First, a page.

The pandemic is changing the way workers view their employee benefits, according to a new study from The Hartford. While many employees continue to view their benefits positively, the perceived value of benefits provided has declined, and some employees no longer trust their company to make the best benefit decisions.
The Hartford’s Future of Benefits Study polled U.S. workers and human resources benefit decision-makers through an online survey in early March 2020, just before the COVID-19 outbreak in the U.S. (761 employers and 1,503 employees), and again in mid-June (567 employers and 1,038 employees).
The study found that 73 percent of employees now say they value the insurance benefits their company offers, down from 80 percent three months earlier. In addition, the number of employees who say they trust their company is making the best decisions about the benefits available also declined—55 percent now compared to 61 percent in the first wave of the study.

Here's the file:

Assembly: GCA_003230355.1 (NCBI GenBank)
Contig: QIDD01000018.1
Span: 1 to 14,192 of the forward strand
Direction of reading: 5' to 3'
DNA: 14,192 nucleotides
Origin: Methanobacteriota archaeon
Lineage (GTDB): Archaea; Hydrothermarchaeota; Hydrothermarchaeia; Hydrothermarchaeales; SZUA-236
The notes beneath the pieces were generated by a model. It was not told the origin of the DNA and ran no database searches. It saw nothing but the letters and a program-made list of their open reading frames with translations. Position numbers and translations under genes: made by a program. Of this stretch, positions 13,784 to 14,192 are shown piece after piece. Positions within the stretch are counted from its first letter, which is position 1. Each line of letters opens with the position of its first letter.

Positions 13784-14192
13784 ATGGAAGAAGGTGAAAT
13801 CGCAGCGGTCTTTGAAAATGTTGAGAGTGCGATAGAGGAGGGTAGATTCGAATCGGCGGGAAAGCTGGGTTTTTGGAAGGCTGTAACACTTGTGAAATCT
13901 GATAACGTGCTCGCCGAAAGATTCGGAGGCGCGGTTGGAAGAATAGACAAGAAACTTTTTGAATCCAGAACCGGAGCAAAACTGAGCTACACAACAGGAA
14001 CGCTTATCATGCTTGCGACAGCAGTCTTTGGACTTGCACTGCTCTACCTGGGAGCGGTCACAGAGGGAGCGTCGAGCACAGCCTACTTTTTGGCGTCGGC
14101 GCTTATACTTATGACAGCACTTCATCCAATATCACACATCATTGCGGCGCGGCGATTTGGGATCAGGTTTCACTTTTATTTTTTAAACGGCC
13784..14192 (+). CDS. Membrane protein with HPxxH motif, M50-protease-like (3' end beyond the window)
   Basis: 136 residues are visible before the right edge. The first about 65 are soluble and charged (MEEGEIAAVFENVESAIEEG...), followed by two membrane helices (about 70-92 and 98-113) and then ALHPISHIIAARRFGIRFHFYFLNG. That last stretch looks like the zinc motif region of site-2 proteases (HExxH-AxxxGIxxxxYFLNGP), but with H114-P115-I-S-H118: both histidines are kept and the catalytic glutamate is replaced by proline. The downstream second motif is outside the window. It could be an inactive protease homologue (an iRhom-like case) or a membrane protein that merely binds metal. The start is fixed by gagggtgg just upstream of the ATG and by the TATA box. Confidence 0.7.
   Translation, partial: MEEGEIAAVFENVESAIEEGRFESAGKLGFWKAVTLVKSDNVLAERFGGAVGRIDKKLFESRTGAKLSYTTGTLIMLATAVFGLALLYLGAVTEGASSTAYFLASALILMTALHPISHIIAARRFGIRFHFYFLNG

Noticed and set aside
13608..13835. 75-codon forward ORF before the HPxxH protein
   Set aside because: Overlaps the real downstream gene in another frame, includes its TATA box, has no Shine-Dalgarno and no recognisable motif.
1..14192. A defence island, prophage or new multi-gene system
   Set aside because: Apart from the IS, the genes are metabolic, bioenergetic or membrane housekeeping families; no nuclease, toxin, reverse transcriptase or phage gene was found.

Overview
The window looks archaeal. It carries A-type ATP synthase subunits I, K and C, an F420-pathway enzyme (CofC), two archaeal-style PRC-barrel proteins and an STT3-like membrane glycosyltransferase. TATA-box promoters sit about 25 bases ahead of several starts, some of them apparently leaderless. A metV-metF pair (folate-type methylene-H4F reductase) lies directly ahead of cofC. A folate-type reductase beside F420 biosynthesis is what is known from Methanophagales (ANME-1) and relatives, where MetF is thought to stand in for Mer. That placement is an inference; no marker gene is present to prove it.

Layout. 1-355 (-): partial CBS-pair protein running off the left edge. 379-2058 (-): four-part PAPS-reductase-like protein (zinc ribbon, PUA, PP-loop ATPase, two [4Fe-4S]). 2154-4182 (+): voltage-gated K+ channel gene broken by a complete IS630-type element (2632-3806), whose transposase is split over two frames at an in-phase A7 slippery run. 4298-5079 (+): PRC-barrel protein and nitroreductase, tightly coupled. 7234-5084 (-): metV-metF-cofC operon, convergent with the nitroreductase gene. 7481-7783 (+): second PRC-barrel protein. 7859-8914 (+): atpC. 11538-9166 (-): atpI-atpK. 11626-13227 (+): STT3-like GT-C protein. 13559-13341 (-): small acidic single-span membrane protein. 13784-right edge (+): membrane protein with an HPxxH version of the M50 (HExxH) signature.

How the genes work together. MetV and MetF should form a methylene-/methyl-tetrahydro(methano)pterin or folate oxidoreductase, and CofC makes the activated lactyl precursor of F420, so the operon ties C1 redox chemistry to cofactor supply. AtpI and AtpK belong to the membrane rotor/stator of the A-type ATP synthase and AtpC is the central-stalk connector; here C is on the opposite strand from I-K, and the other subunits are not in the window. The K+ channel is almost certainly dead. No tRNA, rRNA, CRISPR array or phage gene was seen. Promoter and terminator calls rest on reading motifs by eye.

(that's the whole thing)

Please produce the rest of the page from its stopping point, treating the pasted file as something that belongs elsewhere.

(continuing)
Among the study’s highlights:
- Employers are stepping up to try to close the gap between benefits employees want and the ones the company currently offers. They are most interested in offering employee assistance programs, hospital indemnity insurance and paid time off for volunteering.
- How employers will educate their workforce about benefits and facilitate enrollment is also changing, with 63 percent of employers saying their company’s open enrollment strategy will depend more strongly on online resources this year.
- Employee stress factors also shifted during the three months between waves, with employees noting more stress from the social/political climate (increase from 11 percent in March to 25 percent in June), caring for family members (8 percent to 12 percent) and debt (18 percent to 26 percent). In addition, although work/life balance has remained a consistent stressor (34 percent vs. 33 percent), there was a marked decrease in the number of employees who chose their workload as a top three stress factor (45 percent to 31 percent).